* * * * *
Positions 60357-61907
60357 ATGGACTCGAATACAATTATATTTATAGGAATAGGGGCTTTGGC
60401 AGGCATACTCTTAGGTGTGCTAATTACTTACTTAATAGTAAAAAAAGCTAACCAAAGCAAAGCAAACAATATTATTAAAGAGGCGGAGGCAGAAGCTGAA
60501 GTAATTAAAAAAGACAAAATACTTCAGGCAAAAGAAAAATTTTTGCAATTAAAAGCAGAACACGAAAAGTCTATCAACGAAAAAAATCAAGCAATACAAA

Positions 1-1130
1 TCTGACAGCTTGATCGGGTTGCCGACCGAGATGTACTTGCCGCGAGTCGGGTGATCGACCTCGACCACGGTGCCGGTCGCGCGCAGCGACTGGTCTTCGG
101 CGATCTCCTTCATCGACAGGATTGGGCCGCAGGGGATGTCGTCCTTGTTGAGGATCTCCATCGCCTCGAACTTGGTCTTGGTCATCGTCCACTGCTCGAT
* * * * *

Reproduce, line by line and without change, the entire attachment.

Positions 60357-61907
60357 ATGGACTCGAATACAATTATATTTATAGGAATAGGGGCTTTGGC
60401 AGGCATACTCTTAGGTGTGCTAATTACTTACTTAATAGTAAAAAAAGCTAACCAAAGCAAAGCAAACAATATTATTAAAGAGGCGGAGGCAGAAGCTGAA
60501 GTAATTAAAAAAGACAAAATACTTCAGGCAAAAGAAAAATTTTTGCAATTAAAAGCAGAACACGAAAAGTCTATCAACGAAAAAAATCAAGCAATACAAA

Positions 1-1130
1 TCTGACAGCTTGATCGGGTTGCCGACCGAGATGTACTTGCCGCGAGTCGGGTGATCGACCTCGACCACGGTGCCGGTCGCGCGCAGCGACTGGTCTTCGG
101 CGATCTCCTTCATCGACAGGATTGGGCCGCAGGGGATGTCGTCCTTGTTGAGGATCTCCATCGCCTCGAACTTGGTCTTGGTCATCGTCCACTGCTCGAT